All in all there were more than enough narratives to write a book about, which is exactly what Observer and Guardian journalist Kevin Mitchell has done with Break Point. Mitchell starts where the story of 2013 began for Murray – at the US Open in 2012. He explores the relationship between Murray and the travelling media, how he has changed in recent years and gives first-hand insight into his training regime in Miami – ‘the experience was enough to render us mute’.
Mitchell then gets stuck into 2013, the high-quality Australian Open final between Murray and Djokovic, Nadal’s return from injury in Vina del Mar and Federer’s ‘dilemma’ over whether he could still challenge at the very top. As he continues to chronicle the year’s events, Mitchell gives illuminating insights into life as a full-time tennis correspondent and explains why Wimbledon 2013 was the ‘single most significant turning point in the realignment of men’s tennis since the decline of the serve volley game’. Fittingly, Mitchell finishes with a chapter entitled ‘Who’s next?’ looking at who will crack the ‘Big Four’ this year and whether men’s tennis is indeed on the cusp of change.
By Eric Allen Hall
Published by John Hopkins University Press (£22.50)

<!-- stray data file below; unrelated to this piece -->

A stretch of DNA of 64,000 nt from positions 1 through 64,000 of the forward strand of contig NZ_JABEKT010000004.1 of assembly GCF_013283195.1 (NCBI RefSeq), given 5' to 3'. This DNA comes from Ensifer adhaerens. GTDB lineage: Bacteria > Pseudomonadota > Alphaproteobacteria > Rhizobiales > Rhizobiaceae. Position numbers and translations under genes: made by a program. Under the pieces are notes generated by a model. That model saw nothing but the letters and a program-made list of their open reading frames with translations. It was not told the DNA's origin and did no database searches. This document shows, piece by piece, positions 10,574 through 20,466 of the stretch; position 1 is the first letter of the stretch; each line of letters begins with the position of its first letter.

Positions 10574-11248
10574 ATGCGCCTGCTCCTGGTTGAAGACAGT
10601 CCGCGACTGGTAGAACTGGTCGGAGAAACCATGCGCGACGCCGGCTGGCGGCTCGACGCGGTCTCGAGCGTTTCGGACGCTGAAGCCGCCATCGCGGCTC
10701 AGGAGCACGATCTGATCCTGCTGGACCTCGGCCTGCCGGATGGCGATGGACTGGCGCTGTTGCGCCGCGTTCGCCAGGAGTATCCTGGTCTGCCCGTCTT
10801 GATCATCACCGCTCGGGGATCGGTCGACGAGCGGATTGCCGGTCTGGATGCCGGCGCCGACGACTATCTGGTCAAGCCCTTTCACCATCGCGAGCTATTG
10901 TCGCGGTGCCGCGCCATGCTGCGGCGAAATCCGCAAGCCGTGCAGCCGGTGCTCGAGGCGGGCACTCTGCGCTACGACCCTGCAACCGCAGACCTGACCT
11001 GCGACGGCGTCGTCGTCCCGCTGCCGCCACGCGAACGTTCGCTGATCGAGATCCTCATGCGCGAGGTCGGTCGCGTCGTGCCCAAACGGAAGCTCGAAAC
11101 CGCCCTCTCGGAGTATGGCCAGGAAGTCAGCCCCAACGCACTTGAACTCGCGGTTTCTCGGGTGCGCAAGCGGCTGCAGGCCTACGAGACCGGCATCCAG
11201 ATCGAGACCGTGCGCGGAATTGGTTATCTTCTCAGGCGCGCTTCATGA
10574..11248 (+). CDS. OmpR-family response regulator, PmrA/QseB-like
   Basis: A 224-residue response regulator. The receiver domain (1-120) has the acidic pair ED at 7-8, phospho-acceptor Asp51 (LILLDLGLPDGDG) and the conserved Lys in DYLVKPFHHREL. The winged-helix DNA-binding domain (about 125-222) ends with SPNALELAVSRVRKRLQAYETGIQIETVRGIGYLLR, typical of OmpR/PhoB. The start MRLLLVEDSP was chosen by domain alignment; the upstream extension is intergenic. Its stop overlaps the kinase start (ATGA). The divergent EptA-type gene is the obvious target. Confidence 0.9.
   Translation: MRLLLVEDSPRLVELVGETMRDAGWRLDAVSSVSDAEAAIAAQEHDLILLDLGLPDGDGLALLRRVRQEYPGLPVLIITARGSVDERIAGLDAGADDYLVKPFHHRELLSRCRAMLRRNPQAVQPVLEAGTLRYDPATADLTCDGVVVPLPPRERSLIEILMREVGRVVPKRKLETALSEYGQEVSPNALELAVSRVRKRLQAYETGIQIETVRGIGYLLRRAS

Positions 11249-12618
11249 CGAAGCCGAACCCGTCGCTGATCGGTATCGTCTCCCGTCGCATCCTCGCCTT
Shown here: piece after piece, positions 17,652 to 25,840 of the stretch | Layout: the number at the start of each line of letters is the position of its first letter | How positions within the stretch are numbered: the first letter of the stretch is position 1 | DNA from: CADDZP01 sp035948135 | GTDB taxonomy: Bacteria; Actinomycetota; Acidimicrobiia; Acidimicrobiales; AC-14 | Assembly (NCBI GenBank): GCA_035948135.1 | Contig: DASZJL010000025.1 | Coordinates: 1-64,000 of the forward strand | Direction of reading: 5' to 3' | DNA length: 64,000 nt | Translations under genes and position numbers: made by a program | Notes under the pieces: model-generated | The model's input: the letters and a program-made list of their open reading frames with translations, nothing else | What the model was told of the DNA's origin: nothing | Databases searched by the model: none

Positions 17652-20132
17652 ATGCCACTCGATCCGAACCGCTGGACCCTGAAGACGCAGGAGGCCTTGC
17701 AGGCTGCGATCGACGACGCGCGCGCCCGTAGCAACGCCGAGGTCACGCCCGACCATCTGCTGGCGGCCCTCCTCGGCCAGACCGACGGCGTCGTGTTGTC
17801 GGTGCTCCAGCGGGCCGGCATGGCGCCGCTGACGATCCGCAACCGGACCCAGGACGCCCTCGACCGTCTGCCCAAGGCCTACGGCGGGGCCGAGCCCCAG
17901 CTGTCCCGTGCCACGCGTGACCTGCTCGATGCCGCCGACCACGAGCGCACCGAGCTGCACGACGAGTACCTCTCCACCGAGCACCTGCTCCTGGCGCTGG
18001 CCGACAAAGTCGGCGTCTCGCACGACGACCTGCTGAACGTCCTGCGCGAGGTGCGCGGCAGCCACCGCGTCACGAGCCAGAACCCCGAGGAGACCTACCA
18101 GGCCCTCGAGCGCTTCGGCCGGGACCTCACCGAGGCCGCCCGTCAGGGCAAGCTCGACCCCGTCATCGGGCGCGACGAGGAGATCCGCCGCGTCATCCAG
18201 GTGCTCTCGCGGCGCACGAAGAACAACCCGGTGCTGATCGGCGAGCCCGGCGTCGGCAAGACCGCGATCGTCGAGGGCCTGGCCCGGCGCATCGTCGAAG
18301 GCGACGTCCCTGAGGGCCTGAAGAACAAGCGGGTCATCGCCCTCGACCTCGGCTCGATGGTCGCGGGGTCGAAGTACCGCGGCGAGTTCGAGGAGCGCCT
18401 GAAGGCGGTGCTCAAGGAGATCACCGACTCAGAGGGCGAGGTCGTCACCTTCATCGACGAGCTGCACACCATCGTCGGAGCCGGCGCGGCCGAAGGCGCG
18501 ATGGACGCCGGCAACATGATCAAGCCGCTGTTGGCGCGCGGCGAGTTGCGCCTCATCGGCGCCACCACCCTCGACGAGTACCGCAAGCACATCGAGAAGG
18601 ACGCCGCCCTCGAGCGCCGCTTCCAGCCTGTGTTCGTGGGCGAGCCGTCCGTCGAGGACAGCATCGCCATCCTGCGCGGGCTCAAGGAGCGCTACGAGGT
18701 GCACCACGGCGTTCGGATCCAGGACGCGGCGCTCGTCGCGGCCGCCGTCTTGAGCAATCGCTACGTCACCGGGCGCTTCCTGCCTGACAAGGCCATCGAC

Arthur Ashe was a great tennis player: he won three Grand Slams and reached World No.1. He was the first African American player to be selected by the United States Davis Cup Team, overcoming racial and class barriers to reach the top of the tennis world in the 1960s and 1970s.
This book explains how Ashe rose to the summit of world tennis, but more importantly how he evolved into an activist who had to contend with the shift from civil rights to Black Power. Ashe positioned himself at the centre of the movement, navigating the thin lines between conservatives and liberals, the sports establishment and the black cause. He had to negotiate the comforts of tennis-star status and the obligation to protest the discriminatory barriers the white world constructed to keep black people “in their place".
Hall has drawn on a variety of published memoirs and interviews, archives and coverage of Ashe’s tennis and social activist career to create an intimate, nuanced portrait of a great athlete who stood at the crossroads of sports and equal justice.